Asking the Wrong Question

I have been puzzling over the origins of Gnosticism, and we can certainly find some plausible answers to that issue. Jewish, Greek and Christian, (and possibly Persian), the building blocks were all clearly there. Perhaps, though, I have been asking the wrong question all along. Instead of asking why some people came up with that [Read More...]

Gnostics and Platonists

Although the origins of Gnostic thought are controversial, many of the core themes and terms undoubtedly stemmed from Greek philosophical thought, especially Platonism. That did not necessarily mean that early Gnostics were taking these ideas directly from Greek thinkers or schools, rather that they came from a Jewish (and emerging Christian) world that had long [Read More...]

Athens, Jerusalem and Nag Hammadi

Timaeus_trans_calcidius_med_manuscript

Through the celebrated discovery of many alternative gospels and scriptures, the word Gnostic has entered popular discourse almost as synonymous with bold or experimental religious thinking. Of course, the term Gnostic has a specific meaning as a movement, and one about which we now have a substantial body of written evidence. I have written recently [Read More...]

The Beginning of Wisdom

I have been posting on the subject of Gnosticism and its origins. By the early second century AD, Gnosticism was clearly in evidence as part the early Christian movement, but its history before that date is obscure. Undoubtedly it drew from multiple sources and influences, including Greek philosophical ideas and terminology, but we do not [Read More...]

Those Who Know

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Ever since my undergraduate years, I have been interested in early Christian history and Gnosticism. In the next few posts, I will talk about some of the things I have learned about Gnosticism, why it is so important, and some of the areas I am still trying to explore in my present book project. Here, [Read More...]

Shapur’s Great Persecution

I posted on the topic of early Christian martyrdom, arguing that the phenomenon was as widespread as Christian writers claimed, and that it truly was driven by religious motives. That was especially true in the Persian Empire. One of the great church historians of antiquity was Sozomen, who was born near Gaza, in Palestine, around [Read More...]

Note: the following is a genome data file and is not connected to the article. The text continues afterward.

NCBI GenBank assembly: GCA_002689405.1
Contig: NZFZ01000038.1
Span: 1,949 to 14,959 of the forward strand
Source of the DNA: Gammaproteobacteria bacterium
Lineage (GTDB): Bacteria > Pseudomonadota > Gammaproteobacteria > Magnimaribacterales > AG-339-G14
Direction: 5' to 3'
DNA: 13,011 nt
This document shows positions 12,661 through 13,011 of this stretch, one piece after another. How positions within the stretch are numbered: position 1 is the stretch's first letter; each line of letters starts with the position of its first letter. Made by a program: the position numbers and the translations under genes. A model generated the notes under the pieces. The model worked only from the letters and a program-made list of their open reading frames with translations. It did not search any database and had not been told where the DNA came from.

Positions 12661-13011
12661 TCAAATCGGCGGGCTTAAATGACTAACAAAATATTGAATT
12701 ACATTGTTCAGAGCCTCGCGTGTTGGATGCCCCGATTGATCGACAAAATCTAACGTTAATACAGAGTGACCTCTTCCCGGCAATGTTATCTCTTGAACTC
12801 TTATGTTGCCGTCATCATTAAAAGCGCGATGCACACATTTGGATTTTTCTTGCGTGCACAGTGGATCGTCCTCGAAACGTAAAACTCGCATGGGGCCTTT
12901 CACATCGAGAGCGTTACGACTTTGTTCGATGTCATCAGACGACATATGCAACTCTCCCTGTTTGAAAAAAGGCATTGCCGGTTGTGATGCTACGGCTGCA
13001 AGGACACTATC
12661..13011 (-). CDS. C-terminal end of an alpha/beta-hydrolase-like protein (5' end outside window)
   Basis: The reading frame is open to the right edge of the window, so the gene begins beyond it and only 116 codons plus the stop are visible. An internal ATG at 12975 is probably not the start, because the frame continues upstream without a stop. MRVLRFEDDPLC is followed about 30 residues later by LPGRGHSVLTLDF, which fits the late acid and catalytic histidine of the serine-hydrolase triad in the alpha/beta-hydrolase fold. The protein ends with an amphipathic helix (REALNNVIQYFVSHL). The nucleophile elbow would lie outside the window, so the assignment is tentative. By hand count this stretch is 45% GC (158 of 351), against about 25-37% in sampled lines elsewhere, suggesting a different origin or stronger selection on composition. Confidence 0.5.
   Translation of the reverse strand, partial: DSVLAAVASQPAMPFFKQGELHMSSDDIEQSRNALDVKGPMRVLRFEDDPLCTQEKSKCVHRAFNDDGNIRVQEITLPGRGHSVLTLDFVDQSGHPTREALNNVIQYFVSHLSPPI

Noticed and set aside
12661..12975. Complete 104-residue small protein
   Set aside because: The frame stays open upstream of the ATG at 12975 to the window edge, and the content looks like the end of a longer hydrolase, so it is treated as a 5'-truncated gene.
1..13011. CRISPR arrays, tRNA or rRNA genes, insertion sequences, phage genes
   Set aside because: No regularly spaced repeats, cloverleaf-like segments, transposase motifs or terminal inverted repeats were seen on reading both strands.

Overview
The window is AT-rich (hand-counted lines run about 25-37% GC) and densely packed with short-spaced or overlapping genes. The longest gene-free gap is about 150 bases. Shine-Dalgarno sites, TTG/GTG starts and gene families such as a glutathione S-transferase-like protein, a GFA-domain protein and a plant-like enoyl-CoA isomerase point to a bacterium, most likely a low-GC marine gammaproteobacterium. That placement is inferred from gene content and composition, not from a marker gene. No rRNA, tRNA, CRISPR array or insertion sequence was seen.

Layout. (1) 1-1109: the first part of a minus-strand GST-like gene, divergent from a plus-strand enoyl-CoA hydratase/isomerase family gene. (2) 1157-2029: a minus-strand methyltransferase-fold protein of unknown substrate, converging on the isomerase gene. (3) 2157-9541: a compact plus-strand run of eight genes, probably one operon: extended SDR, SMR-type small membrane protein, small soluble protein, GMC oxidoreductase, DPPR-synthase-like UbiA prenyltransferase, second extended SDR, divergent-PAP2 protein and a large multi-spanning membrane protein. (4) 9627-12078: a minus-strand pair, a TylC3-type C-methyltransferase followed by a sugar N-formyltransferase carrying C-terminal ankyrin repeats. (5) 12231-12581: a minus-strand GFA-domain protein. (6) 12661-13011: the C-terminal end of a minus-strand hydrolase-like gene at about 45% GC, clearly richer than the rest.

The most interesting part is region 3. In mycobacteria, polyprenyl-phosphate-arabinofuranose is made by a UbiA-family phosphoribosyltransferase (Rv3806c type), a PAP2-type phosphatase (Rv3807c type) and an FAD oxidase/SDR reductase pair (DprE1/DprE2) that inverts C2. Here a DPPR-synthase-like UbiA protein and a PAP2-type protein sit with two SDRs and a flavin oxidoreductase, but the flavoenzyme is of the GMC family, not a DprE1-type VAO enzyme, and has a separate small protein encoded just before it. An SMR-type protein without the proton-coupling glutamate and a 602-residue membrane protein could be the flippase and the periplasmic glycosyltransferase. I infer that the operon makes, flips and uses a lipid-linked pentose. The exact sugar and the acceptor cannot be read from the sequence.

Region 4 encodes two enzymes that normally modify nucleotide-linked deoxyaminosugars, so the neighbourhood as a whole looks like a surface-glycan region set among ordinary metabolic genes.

The Reality of Persecution

Rome was not the only empire in antiquity, nor the only one with a sizable Christian population. I stress that repeatedly because of the number of times we read about Christian engagement with the secular world, which seems to be defined as the Roman Empire. In fact, the Persian Empire also had plenty of Christians, [Read More...]

The Good War and the New Age

The 1940s witnessed a boom in esoteric and occult movements, and we so often encounter evidence for such movements that we realize just how familiar a part they must have been in the social landscape. We see this for instance in Wallace Stegner’s 1942 study of Utah, Mormon Country. Near Monticello, in one of the [Read More...]

The 1940s and America’s Proto-New Age

The decade of the 1940s represents a profoundly underappreciated era in American history, and that is especially true in matters of religion. The period is of course dominated by the events of the Second World War and its immediate aftermath, together with debates over race, civil rights and desegregation. Oddly, though, in so many ways, [Read More...]

Mani the Prophet

There is an excellent new contribution to the literature on the Manichaean religion: Iain Gardner, Jason BeDuhn and Paul Dilley, Mani at the Court of the Persian Kings: Studies on the Chester Beatty Kephalaia Codex (Brill 2015). Yesterday, I described the rediscovered ancient texts on which this book is based. Although this is a rich [Read More...]


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